SPECIAL ISSUE FOR THOSE WHO REALLY WANT TO KNOW
If you are craving a recipe this week, please check out previous posts that include coconut oil.
My friend’s daughter learned that solid fats such as shortening are toxic, and she asked me why coconut oil is good for you since it too is a solid fat. I knew a few of the touted coconut oil benefits, but while I’ve been including it in many of my posts as a healthy, delicious ingredient, I wasn’t perfectly clear as to how and why it is different from other solid fats. This one’s for you Carly. Thanks for bringing it to light.
Not all fats are created equal. According to Wikipedia, “trans fat” is the common name for unsaturated fat with trans-isomer fatty acids. Though rare, natural trans fats can be found in beef and dairy products, and in this form can actually have beneficial effects on cholesterol and triglycerides when consumed. But in the food manufacturing industry, trans fats are made by adding hydrogen to vegetable oil through a process called hydrogenation, which makes the oil more solid, less likely to become rancid and more…unhealthy. Rancidity, a health threat itself beyond its resulting funky taste, is the process of oxygen breaking down the fats and producing harmful free radicals. While trans fats help foods stay fresh longer, they can raise LDL (bad) cholesterol and lower HDL (good) cholesterol levels and interfere with natural metabolic processes leading to diseases.
Beware of trans fats in hydrogenated and partially hydrogenated vegetable oils used in processed foods and in solid shortening and margarine. By contrast, the two oils touted by natural food chefs in cooking for their health benefits and stability, meaning they are least likely to turn rancid: olive oil and coconut oil. That’s because an oil is pretty stable if it’s mostly saturated (coconut), or if it’s mostly mono-unsaturated (olive).
Saturated vs. trans fats. For years, research on the American diet yielded negative press about saturated fat, linking it to high cholesterol and heart disease, multiple sclerosis, cancer and other health conditions. While we know that too much saturated fat can lead to clogged arteries, only recently did researchers come to understand that trans fats have likely been the major disease culprits all along. It’s interesting to note that until the 1970’s, food producers used coconut oil to get that buttery flavor and texture. When it was replaced with partially hydrogenated vegetable oil–most often made from soybean oil–the American obesity and diabetes epidemic began.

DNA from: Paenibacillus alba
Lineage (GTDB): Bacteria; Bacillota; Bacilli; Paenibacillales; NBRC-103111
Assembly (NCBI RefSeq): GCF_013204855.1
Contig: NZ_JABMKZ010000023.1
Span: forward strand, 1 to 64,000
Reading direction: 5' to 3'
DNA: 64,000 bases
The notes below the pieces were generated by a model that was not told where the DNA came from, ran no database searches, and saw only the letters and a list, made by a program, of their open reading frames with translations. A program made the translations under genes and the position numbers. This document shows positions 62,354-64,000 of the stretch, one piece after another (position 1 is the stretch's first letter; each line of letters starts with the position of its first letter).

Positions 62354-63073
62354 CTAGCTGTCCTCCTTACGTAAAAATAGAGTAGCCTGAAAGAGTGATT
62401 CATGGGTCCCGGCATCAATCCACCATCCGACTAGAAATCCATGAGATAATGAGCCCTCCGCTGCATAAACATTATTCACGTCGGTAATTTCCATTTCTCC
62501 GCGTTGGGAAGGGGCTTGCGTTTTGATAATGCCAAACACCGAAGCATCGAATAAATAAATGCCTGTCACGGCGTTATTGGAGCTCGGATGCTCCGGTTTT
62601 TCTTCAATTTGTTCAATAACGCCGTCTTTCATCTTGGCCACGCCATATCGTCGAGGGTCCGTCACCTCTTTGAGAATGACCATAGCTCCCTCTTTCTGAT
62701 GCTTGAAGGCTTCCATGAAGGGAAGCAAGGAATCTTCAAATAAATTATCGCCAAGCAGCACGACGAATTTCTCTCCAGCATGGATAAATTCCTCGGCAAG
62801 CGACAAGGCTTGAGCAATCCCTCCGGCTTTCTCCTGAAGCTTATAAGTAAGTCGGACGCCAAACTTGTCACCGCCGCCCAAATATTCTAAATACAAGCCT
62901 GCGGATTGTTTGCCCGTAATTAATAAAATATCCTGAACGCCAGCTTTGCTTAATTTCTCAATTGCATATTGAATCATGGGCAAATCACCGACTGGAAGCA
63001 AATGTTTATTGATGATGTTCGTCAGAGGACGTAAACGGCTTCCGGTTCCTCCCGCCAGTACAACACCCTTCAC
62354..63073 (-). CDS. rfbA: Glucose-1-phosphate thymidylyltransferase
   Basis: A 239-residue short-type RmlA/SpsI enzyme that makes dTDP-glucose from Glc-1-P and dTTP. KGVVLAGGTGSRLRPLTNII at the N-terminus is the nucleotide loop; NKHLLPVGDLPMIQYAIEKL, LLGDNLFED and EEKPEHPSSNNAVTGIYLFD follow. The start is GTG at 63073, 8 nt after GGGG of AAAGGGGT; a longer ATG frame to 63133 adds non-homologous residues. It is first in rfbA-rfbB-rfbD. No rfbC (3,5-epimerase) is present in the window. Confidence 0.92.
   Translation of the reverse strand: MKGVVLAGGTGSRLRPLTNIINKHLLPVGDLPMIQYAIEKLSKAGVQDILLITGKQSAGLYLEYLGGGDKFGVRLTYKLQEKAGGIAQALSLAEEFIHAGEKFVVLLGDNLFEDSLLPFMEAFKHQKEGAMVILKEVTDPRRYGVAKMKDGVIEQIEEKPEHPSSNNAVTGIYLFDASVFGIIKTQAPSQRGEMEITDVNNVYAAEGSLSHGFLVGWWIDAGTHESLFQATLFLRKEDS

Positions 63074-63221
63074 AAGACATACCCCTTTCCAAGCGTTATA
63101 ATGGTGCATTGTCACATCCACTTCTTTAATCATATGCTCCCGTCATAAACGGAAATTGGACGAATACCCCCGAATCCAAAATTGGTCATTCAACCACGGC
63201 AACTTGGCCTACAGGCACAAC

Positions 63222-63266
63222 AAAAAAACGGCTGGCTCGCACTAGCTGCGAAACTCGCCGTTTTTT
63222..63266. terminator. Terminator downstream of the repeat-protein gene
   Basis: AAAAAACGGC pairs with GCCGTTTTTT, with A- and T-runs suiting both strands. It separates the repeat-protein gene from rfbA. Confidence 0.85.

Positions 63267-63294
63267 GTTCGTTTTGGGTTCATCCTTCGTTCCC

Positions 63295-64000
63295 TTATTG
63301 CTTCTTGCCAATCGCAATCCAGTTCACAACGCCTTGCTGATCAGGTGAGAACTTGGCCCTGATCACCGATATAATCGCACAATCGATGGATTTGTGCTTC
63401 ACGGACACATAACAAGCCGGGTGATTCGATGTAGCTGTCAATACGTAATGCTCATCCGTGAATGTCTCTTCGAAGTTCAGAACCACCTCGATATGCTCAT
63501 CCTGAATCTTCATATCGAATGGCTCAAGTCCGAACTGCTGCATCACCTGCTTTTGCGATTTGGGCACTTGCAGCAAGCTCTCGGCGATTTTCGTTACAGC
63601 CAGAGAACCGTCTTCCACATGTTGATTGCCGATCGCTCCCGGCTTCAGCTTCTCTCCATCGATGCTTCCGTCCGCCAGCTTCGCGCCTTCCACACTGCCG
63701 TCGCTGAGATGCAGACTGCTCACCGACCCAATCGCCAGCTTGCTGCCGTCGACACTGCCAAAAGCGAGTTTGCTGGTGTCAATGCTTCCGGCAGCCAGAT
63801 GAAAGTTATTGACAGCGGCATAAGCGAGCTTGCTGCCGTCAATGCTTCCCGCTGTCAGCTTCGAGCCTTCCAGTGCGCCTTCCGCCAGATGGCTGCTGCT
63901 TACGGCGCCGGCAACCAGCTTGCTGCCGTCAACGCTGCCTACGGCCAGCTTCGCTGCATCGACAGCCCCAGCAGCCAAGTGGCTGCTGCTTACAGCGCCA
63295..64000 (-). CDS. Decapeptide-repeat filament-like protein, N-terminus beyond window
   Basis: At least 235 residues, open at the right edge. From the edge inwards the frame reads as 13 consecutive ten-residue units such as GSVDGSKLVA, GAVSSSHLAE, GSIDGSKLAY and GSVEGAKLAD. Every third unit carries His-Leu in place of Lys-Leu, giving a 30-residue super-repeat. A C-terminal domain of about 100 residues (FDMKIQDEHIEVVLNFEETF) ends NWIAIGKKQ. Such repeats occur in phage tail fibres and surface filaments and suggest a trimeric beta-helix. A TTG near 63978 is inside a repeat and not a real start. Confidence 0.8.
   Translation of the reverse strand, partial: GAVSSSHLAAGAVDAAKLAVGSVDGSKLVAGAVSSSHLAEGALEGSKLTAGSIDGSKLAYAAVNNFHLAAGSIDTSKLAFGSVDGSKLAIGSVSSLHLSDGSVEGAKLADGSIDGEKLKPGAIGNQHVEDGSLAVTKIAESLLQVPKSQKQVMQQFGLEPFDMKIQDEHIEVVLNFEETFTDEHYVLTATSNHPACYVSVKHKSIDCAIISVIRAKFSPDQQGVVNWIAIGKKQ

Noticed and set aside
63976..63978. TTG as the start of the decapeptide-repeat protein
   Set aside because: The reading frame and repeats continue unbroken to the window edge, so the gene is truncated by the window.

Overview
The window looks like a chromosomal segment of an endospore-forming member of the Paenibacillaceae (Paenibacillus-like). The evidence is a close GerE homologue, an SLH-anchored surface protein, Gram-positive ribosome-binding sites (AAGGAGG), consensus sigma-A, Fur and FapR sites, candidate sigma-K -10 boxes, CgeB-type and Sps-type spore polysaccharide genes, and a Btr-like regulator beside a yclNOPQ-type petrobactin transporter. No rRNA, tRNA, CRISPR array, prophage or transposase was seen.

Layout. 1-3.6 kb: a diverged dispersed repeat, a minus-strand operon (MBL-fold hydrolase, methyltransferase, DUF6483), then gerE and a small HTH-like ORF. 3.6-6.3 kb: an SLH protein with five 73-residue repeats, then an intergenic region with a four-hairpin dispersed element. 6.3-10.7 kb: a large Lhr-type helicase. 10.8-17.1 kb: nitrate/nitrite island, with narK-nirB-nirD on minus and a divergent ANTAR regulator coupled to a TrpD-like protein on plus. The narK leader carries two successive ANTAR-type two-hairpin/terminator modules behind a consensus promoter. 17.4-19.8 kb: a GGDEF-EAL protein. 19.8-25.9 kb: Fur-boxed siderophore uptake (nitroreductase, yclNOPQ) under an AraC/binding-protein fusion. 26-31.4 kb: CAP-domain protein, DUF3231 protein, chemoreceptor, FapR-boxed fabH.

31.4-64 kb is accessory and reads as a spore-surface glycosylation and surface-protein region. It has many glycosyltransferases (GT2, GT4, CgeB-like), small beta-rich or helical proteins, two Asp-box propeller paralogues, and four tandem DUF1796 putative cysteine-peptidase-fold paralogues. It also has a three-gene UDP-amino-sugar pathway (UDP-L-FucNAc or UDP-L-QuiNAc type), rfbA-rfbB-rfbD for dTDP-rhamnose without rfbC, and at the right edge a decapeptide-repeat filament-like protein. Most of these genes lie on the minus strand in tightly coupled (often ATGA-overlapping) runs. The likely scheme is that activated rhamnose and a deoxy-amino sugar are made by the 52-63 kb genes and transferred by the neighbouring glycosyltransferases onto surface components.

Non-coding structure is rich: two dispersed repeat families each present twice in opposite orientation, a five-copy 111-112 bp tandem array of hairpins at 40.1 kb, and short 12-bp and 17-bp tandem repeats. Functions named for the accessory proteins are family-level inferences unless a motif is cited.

Coconut oil–seemingly saturated with benefits. 1. While virgin* coconut oil (see paragraph below on going virgin) comes in solid form, it is not a hydrogenated trans fat. 2. The main saturated fat in coconut oil is lauric acid, a medium-chain fatty acid rather than a long-chain found in most common vegetable or seed oils. Lauric acid increases levels of good HDL as well as bad LDL in the blood, but doesn’t change the overall ratio of the two which is key. In addition, a study published in the American Journal of Clinical Nutrition in 2008 found that because of their chain length, medium-chain fatty acids can be absorbed in the gastrointestinal tract and transported directly to the liver, bypassing the process of fat absorption by adipose or fatty tissue. Translation: There’s less opportunity for the storage of medium chain triglycerides than for other saturated fats. 3. A 50-year study published in 1987 showed the anti-cancer effects of coconut oil. In chemically induced cancers of the colon and breast, coconut oil was far more protective than unsaturated oils; 32% of corn oil eaters got colon cancer as compared to only 3% of coconut oil eaters. Many studies since the 1920’s have shown an association between consumption of unsaturated oils and the incidence of cancer. 4. Virgin* coconut oil has a long shelf life; even after one year at room temperature, coconut oil shows no evidence of rancidity. Inside the body, once consumed, other oils/unsaturated fats will oxidize (turn rancid) very rapidly due to being heated and mixed with oxygen. Not so with coconut oil. Because of this, some researchers believe coconut oil contains antioxidants.
*Go virgin. Before coconut oil became the current “hot” health food of today, studies that shunned it used unhealthy “refined” coconut oil to raise the cholesterol levels of their rabbits. Refined coconut oil is typically hydrogenated or partially hydrogenated fat that, as you know, contains toxic trans fats. Refined oil is highly processed, has lost many good essential fatty acids, antioxidants and other positive components, and, due to its unsanitary original condition, gets bleached and deodorized. Yuck! By comparison, “virgin” coconut oil is not hydrogenated, is minimally processed, free of trans fats, has not been chemically treated, has its own health profile, and tastes better.
How much fat should we eat? We know that too much saturated fat from animal fat, butter, cheese, whole milk, ice cream, cream, etc. can cause elevated cholesterol and cardiovascular disease. The new Dietary Guidelines for Americans recommend that no more than 10% of total dietary calories a day come from saturated fat. For a 2,000-calorie diet, that’s about 20 grams. And overall, it is recommended that our daily intake of fat from all sources be limited to between 20 and 35% of our total daily calories (or 40-70 grams for a 2000-calorie diet).